The Senate also would require Caesars to make another $40 million one-time payment if Vici Properties, a Las Vegas-based real estate investment trust that owns some 20 Caesars properties, exercises an option to acquire the New Orleans casino.
The Senate also approved the $20 million increase in the minimum annual payment to $80 million. That increase would take effect on July 1, 2021.
Under current law, Caesars pays $60 million to the state or 18.5 percent of the “gaming win” – the net amount lost by gamblers – whichever is greater.
Caesars hasn’t generated enough gaming win at the 18.5 percent tax rate to pay at least $80 million in state taxes since 2009.
State Sen. Eric LaFleur, D-Ville Platte, played the key role in the state Senate’s decision Wednesday to make the casino owner pay a higher annual minimum tax payment.
Initially, LaFleur benefitted Caesars when he won Senate approval for an amendment that would drop the minimum tax payment increase to $10 million, down from the $40 million increase passed by a Senate committee. The Senate approved LaFleur’s amendment, 18-14.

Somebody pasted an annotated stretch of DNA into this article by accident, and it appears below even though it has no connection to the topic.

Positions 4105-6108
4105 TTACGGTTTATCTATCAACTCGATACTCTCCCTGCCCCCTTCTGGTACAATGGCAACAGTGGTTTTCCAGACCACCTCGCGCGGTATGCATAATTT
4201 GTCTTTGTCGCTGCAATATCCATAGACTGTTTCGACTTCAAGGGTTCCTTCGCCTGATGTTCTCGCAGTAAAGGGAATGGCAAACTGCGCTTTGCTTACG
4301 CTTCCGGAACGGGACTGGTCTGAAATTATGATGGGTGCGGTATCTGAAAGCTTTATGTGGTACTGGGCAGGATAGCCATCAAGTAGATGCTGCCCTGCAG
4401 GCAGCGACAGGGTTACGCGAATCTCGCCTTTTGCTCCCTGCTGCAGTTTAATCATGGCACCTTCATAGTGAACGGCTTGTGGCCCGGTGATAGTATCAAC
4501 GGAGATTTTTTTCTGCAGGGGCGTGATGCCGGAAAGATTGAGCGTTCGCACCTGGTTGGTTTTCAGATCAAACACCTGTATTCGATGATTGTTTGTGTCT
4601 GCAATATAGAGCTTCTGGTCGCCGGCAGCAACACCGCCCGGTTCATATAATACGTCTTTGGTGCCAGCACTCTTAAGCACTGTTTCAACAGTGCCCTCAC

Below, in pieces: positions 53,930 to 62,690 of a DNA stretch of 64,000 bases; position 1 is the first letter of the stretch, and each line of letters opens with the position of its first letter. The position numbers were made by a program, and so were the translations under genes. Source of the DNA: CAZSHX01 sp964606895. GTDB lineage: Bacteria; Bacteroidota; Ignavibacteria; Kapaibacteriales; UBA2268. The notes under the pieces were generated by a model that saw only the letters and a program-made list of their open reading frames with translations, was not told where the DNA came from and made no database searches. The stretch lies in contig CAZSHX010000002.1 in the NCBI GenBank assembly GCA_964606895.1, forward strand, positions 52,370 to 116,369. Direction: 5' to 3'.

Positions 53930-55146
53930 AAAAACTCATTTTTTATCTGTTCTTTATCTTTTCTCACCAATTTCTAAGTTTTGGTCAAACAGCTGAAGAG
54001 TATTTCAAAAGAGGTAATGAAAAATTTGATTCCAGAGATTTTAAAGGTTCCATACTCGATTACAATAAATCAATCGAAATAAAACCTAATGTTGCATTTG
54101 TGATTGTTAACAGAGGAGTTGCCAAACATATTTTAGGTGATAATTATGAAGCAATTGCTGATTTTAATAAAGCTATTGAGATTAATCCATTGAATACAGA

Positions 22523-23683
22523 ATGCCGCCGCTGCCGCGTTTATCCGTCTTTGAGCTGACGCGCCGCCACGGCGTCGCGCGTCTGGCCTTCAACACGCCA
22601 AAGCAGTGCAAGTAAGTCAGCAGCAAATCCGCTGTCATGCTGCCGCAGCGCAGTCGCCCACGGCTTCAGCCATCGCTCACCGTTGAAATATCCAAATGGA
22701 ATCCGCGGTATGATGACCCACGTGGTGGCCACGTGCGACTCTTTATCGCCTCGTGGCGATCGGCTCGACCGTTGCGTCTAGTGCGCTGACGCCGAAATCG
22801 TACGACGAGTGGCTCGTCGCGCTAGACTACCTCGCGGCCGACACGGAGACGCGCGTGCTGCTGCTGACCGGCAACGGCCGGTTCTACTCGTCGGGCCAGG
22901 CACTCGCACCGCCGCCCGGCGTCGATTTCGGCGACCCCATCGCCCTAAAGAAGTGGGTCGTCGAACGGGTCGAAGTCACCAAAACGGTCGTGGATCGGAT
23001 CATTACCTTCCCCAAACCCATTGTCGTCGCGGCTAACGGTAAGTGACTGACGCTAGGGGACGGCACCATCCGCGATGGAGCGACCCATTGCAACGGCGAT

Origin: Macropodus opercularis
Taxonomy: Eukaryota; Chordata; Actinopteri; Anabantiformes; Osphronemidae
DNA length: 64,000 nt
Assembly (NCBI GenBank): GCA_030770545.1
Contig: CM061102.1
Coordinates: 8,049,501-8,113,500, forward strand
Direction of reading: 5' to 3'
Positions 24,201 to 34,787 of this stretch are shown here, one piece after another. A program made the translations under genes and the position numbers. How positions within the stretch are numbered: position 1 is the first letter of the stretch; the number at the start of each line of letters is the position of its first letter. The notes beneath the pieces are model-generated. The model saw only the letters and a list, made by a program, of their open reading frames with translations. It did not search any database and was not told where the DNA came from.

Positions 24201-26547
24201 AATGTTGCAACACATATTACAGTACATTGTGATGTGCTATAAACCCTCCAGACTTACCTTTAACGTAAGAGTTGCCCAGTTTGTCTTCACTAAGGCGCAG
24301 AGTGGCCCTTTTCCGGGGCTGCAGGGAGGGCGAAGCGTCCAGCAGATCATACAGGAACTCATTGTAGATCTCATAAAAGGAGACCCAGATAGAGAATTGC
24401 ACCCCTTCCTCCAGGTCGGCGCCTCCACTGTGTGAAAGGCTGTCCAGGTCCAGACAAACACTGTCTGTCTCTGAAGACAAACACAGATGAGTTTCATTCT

But having second thoughts, LaFleur then suggested to state Sen. Bodi White, R-Central, that White offer an amendment to raise the new minimum tax payment by another $10 million to $20 million. The Senate approved White’s move, 24-8.
“I’d very much like it to stay at $20 million,” LaFleur said in an interview on Thursday.
In return for the Legislature extending the license six years before the current one expires, Caesars would invest $350 million to upgrade a facility where business has been declining for the past decade.
Caesars officials have said they plan to build a 340-room hotel, an upscale food court, a flashy nightclub and a roof over a one-block stretch of Fulton Street between the existing Harrah’s hotel and its parking garage to create a mini-entertainment district.
They have said the planned investment would create 600 construction jobs, 500 permanent jobs and millions of dollars in new tax revenue for the city and the state. Leading business groups and major unions support HB553 because of the planned investment.
But Caesars officials have said that the company would make the investment only if HB553 wins passage and have warned that company higher-ups could decide to spend that $350 million elsewhere if the Legislature does not act this year.